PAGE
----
Beyond diverging preferences in formality or face-to-face versus digital approach,  generational differences in communication style add a layer of complexity to managing strong emotions in the workplace.   


Developing Emotional Maturity: Self-Coping Strategies

The ability to notice, observe, regulate, and communicate strong emotions is not inherent, it’s learned. The first step is awareness. The more attuned we become to our emotional triggers and what hyperarousal looks like for us individually – the more likely it is that we will respond rather than react. 

To say it simply, when you have a plan for yourself, you’re more likely to take action. So here are some somatic practices that you can try when you’re hooked by strong emotions. 

Deep Belly Breathing

  • When we practice breathing into the belly, we are using our lung’s full capacity. Unlike rapid, shallow breathing that sends a message to our adrenal glands to pump out more stress hormones. When we leverage deep belly breathing, we encourage a full oxygen exchange that slows the heartbeat and stabilizes our blood pressure (Harvard Health, 2020)


  •  You read that right. Humming offers healing benefits that calm the vagus nerve, middle ear, chest, lugs, and gut. The act of making gentle sounds with our voices “creates a positive state of relaxation and social engagement” and “has a calming, soothing effect, and promotes rest and restitution” (Kimble, 2023).


  • While it might seem obvious, consider this a gentle reminder that physical activity shifts energy and enhances our well-being. Changing our environment for a brisk 10-minute walk increases our mental alertness, energy, and positive mood.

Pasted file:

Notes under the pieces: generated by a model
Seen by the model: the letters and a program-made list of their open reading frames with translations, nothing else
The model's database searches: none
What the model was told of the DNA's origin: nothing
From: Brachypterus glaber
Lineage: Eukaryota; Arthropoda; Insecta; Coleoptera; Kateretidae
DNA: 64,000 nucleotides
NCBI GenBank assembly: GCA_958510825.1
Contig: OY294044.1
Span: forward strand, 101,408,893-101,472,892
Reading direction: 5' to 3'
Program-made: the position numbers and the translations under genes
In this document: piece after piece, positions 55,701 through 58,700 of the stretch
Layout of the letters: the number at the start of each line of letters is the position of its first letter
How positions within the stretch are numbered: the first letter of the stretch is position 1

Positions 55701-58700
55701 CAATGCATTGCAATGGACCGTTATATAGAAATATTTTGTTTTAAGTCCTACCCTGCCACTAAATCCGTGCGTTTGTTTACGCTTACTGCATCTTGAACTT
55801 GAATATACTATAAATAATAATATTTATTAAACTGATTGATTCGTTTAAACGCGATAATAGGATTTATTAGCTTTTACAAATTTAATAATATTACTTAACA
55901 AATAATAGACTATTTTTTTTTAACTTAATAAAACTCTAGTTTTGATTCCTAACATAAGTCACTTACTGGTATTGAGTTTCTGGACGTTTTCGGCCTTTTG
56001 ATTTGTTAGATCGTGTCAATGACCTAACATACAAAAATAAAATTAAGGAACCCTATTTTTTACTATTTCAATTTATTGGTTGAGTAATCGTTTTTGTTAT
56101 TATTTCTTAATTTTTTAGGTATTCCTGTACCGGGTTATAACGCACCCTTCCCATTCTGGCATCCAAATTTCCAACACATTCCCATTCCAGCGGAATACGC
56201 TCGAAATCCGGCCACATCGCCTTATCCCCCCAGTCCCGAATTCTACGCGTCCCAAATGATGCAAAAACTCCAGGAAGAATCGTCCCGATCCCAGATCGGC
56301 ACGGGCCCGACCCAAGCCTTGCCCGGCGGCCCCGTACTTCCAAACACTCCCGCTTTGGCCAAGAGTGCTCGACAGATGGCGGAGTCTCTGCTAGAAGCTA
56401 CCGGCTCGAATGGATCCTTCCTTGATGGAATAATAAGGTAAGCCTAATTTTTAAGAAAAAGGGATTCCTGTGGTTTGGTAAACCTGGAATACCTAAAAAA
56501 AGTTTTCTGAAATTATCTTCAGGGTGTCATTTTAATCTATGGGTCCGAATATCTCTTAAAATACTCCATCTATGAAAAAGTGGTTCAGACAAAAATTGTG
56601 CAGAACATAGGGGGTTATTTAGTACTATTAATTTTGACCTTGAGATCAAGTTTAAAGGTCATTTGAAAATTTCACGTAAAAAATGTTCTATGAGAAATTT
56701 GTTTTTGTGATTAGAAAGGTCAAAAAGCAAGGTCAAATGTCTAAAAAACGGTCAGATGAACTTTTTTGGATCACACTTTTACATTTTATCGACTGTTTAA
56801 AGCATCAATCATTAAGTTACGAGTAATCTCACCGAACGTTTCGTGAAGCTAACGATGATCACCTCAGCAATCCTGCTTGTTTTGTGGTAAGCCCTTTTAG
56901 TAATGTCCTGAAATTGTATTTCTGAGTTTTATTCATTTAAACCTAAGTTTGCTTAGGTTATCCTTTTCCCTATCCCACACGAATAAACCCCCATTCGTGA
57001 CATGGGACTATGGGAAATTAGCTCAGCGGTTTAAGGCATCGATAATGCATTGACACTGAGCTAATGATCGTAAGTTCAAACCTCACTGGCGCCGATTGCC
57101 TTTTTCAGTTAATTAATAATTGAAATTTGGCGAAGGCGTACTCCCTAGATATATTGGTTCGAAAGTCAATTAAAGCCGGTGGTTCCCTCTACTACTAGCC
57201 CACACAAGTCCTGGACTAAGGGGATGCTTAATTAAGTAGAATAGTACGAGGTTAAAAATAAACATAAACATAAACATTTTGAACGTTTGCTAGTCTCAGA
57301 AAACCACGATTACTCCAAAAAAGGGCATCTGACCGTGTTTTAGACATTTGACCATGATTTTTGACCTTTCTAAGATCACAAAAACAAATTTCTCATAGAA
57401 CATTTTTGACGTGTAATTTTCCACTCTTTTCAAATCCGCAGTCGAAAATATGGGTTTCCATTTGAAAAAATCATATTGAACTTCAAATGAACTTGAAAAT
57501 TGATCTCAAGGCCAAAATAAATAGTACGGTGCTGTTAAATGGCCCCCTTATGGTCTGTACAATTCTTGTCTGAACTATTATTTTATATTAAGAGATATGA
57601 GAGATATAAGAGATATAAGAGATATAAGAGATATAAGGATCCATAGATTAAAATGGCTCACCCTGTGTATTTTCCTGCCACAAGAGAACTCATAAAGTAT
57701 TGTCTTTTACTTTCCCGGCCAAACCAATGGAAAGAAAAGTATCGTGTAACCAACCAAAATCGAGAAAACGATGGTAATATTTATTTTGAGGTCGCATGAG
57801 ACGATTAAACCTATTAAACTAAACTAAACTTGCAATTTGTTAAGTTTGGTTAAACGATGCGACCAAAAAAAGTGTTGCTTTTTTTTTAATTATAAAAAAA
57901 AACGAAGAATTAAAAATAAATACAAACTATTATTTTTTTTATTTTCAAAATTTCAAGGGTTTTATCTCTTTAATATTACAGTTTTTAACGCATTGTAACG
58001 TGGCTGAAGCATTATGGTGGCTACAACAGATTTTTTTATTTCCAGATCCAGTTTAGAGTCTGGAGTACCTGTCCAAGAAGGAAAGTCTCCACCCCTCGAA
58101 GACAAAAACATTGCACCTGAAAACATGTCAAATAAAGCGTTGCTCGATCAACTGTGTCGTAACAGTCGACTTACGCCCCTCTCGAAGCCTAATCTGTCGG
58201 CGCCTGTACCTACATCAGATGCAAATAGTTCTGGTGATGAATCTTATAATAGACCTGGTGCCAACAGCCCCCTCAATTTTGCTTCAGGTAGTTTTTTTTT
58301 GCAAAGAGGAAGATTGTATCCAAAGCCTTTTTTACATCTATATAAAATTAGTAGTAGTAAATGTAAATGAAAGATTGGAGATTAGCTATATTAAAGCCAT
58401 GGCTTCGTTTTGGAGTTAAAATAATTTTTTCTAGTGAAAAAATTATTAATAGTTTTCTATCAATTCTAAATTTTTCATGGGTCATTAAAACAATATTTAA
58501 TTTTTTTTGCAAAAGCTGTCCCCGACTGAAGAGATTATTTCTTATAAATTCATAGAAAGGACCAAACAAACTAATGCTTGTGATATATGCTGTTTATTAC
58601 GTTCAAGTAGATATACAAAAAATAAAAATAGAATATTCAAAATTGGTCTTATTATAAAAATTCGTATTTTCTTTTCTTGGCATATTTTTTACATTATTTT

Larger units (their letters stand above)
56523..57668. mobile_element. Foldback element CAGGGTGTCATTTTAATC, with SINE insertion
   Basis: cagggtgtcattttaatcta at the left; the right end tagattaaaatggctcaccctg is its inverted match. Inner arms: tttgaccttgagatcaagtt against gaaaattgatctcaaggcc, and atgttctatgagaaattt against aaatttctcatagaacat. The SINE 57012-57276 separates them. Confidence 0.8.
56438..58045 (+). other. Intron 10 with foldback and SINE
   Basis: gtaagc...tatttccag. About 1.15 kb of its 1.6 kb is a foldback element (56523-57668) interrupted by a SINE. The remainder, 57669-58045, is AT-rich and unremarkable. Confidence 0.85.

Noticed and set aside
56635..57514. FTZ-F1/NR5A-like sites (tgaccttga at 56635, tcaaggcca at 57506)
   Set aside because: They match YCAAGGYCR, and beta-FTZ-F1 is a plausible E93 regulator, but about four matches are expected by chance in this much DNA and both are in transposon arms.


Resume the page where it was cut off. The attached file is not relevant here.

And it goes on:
Developing Emotional Maturity: Organizational Practices

Leaders, there are also cultural steps you can take to create a workplace environment that is safe for strong emotions.  Consider implementing  the following practices: 

Image of a female presenting person sitting on a bed, coloring.

Image of a female presenting person sitting on a bed, coloring. Photo by Karolina Grabowska via Pexels

Designate De-escalation Spaces

  • Consider creating quiet spaces where employees can go when they feel emotionally escalated. Doesn’t have to be fancy, but it should be private and peaceful. 

Provide access to creative resources

  • As a person moves from the amygdala, the fear center of the brain, to the executive functions it is beneficial to have access to creative resources such as a coloring book, but paper and crayon work just as well. This kind of creative embodiment activity relieves stress, calms the brain, and helps the body relax. Research shows that coloring can decrease body aches, heart rate, respiration, and feelings of depression and anxiety (LICSW, 2022). 


While emotional triggers and hyperaroused states are a fact of life, we can develop the ability to regulate our emotions while treating others with compassion. Consider these tools as stepping stones on the path to a healthy workplace.